One pilot house has been constructed in Kaduna, Nigeria in which plastic bottles were filled with sand and stuck together using mud rather than cement. The process is designed to withstand severe environmental conditions.
A report in Vanguard Nigeria describes the project:
Katrim Macmillam launched Nigeria’s bottle recycling programme in December 2010. This is a programme in which plastic bottles and their lids are collected from hotels, restaurants, homes and offices.
According to Yahaya Ahmed, Chief Executive Officer, Development Association for Renewable Energies (DARE), “We set out to build energy-autonomous houses from recycled materials. In order to facilitate the project, Andres Froesse, founder of Eco-Tec Soluciones Ambientales, was sent to Nigeria to train local masons in the bottle building technique”.
Chris Vassilou, the Project Manager, donated the first land for the bottle house build. Features in the bottle house include solar powered with fuel-sufficient clean cookstove, urine filtration fertilization systems and water purification tanks, thereby, making it energy autonomous. Currently, school children are being trained in the bottle brick-making technique. The newly trained masons will lead the build by January 2012 in the next Nigerian bottle project, which will be a school hall in Suleja, at an African school which urgently needs classroom space.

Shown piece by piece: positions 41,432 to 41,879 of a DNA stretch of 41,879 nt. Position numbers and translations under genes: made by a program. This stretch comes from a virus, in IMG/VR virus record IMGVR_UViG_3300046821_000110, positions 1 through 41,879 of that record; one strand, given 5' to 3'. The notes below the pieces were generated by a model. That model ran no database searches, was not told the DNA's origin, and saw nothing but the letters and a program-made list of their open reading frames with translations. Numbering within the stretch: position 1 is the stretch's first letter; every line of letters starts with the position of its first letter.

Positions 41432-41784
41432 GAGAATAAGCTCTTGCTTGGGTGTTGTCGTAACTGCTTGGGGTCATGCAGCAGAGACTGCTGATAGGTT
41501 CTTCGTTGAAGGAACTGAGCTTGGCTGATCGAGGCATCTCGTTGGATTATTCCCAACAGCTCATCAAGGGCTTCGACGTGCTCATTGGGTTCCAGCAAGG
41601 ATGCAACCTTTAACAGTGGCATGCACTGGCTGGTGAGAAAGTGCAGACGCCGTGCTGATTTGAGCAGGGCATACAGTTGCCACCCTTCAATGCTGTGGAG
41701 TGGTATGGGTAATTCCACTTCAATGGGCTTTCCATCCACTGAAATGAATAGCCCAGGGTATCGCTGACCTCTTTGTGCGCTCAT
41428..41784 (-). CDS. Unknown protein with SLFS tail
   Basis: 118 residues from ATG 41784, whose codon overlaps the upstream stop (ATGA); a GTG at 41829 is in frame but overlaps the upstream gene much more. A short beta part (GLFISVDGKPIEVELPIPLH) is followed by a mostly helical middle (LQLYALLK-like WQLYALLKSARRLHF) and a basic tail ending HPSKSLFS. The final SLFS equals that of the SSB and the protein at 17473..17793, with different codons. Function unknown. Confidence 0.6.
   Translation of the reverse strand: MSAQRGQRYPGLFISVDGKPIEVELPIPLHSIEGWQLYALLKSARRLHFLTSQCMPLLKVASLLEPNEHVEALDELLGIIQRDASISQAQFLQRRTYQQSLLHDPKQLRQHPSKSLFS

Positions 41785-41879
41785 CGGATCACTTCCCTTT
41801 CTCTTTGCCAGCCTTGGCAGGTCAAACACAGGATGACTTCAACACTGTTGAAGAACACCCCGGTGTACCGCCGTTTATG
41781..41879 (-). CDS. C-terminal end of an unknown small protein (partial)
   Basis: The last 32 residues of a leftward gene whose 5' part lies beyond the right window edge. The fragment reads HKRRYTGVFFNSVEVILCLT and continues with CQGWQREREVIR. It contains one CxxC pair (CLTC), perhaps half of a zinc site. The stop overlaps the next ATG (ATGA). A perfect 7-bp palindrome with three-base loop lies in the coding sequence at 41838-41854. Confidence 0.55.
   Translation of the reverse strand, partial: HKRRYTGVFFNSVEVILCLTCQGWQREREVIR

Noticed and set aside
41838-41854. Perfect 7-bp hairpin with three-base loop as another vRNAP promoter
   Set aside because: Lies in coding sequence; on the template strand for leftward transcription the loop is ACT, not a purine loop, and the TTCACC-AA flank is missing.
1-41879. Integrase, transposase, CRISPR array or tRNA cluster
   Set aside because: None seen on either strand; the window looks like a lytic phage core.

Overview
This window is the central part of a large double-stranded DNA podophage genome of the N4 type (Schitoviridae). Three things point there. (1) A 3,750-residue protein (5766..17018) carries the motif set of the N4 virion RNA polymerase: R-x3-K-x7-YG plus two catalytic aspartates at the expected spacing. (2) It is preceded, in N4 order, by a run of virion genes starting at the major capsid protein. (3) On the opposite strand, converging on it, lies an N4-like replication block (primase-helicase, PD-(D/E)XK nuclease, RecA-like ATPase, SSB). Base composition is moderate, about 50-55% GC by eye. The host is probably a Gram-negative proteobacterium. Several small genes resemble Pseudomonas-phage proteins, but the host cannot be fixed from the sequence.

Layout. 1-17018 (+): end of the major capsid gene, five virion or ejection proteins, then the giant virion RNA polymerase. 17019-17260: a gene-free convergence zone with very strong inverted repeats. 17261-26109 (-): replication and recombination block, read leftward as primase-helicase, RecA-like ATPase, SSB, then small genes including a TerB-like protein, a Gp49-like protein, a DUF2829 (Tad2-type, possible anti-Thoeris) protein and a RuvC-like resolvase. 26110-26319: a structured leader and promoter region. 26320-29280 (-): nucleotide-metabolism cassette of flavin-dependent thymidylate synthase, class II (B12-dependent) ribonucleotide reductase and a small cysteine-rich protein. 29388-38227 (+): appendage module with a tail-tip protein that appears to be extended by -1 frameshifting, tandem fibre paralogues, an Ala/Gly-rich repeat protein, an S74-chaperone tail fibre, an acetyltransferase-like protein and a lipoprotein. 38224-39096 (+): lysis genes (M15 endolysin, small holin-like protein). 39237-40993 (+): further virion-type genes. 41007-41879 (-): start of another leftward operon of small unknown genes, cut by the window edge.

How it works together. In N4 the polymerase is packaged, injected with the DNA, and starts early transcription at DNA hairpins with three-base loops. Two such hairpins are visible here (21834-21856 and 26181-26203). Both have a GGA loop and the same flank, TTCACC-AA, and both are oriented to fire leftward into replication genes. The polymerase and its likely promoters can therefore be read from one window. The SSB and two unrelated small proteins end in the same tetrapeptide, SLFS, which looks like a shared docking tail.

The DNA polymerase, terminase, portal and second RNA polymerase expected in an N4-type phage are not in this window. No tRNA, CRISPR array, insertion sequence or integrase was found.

The Bottle-house pioneers
In my quest for alternatives that would allow me to recycle all trash and feel good about it, since 2003, I encountered the Portable Landfill Device [the bottle brick idea] and mentioned it on my website.
My friend Pato told me about bottle-bricks stuffed with plastic that he saw in his trip to the call of the condor in Perú by 2005 when we lived in Gratamira Ecovillage in Medellín, Colombia.
Then I saw the work of the Colombian Parmaculturist Daniel Jaramillo and Sara in their project Colombia Sostenible building a composting toilet unit with bottle brick walls in an island in the Colombian Caribbean. I also tested the idea when I went Santa Cruz del Islote, in the Caribbean, to help in a Health Brigade and to do a shore, underwater and town cleanup.
There was no garbage trucks to pick it up litter and I didn´t have any trash bags. Empty plastic bottles were everywhere. With the help of the children and later meetings with the elders, the idea seemed to be worth trying.
A few years back I had seen the work of Andreas Froesse building incredible structures in a park with bottle bricks filled with sand or urbanite in Honduras. I lost track of him until he came to Colombia to teach and build a bathing pool for a hotel with sand- filled bottle bricks in 2005. I asked him if he would consider building with the bottlebricks filled with trash, and from them on we have been experimenting with the technique of reducing landfill waste and
using it for building.
The innovative vision of Andreas Froesse seems to be developing momentum. Other pioneers seem to capture the altruistic spirit of servant leadership. However, critics will suggest that the scheme is self-limiting, and dependent on the environmentally-unfriendly technology involved in the manufacture of PET plastic bottle. The schemes will require further creative leadership to achieve the dreams of the visionaries.
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